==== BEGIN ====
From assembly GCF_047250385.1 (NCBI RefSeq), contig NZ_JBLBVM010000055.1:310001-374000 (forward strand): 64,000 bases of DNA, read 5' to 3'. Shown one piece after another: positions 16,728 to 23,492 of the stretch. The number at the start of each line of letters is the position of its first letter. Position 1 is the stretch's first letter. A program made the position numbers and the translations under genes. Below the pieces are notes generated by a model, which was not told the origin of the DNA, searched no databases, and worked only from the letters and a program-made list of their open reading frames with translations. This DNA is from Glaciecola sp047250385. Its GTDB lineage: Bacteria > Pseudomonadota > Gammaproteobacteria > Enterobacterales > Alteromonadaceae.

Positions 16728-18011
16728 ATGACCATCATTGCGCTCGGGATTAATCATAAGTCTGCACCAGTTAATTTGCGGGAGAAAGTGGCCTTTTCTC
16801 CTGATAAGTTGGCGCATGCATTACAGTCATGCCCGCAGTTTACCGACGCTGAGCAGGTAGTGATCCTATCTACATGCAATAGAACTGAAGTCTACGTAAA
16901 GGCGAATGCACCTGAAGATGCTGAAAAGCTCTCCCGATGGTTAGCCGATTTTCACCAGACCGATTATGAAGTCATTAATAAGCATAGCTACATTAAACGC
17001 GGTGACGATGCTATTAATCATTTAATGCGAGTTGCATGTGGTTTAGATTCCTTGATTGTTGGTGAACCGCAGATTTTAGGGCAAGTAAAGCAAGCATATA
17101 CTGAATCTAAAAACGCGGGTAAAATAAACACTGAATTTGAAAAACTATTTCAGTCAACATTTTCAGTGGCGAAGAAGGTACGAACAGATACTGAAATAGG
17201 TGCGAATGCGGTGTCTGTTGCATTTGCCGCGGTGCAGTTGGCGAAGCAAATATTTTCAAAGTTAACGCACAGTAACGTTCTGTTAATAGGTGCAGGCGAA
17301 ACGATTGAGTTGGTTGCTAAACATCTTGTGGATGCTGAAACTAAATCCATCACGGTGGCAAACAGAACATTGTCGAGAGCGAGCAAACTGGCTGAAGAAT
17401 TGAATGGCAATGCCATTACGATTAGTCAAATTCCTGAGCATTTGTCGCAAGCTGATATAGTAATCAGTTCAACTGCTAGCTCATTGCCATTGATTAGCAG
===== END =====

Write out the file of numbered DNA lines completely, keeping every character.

From assembly GCF_047250385.1 (NCBI RefSeq), contig NZ_JBLBVM010000055.1:310001-374000 (forward strand): 64,000 bases of DNA, read 5' to 3'. Shown one piece after another: positions 16,728 to 23,492 of the stretch. The number at the start of each line of letters is the position of its first letter. Position 1 is the stretch's first letter. A program made the position numbers and the translations under genes. Below the pieces are notes generated by a model, which was not told the origin of the DNA, searched no databases, and worked only from the letters and a program-made list of their open reading frames with translations. This DNA is from Glaciecola sp047250385. Its GTDB lineage: Bacteria > Pseudomonadota > Gammaproteobacteria > Enterobacterales > Alteromonadaceae.

Positions 16728-18011
16728 ATGACCATCATTGCGCTCGGGATTAATCATAAGTCTGCACCAGTTAATTTGCGGGAGAAAGTGGCCTTTTCTC
16801 CTGATAAGTTGGCGCATGCATTACAGTCATGCCCGCAGTTTACCGACGCTGAGCAGGTAGTGATCCTATCTACATGCAATAGAACTGAAGTCTACGTAAA
16901 GGCGAATGCACCTGAAGATGCTGAAAAGCTCTCCCGATGGTTAGCCGATTTTCACCAGACCGATTATGAAGTCATTAATAAGCATAGCTACATTAAACGC
17001 GGTGACGATGCTATTAATCATTTAATGCGAGTTGCATGTGGTTTAGATTCCTTGATTGTTGGTGAACCGCAGATTTTAGGGCAAGTAAAGCAAGCATATA
17101 CTGAATCTAAAAACGCGGGTAAAATAAACACTGAATTTGAAAAACTATTTCAGTCAACATTTTCAGTGGCGAAGAAGGTACGAACAGATACTGAAATAGG
17201 TGCGAATGCGGTGTCTGTTGCATTTGCCGCGGTGCAGTTGGCGAAGCAAATATTTTCAAAGTTAACGCACAGTAACGTTCTGTTAATAGGTGCAGGCGAA
17301 ACGATTGAGTTGGTTGCTAAACATCTTGTGGATGCTGAAACTAAATCCATCACGGTGGCAAACAGAACATTGTCGAGAGCGAGCAAACTGGCTGAAGAAT
17401 TGAATGGCAATGCCATTACGATTAGTCAAATTCCTGAGCATTTGTCGCAAGCTGATATAGTAATCAGTTCAACTGCTAGCTCATTGCCATTGATTAGCAG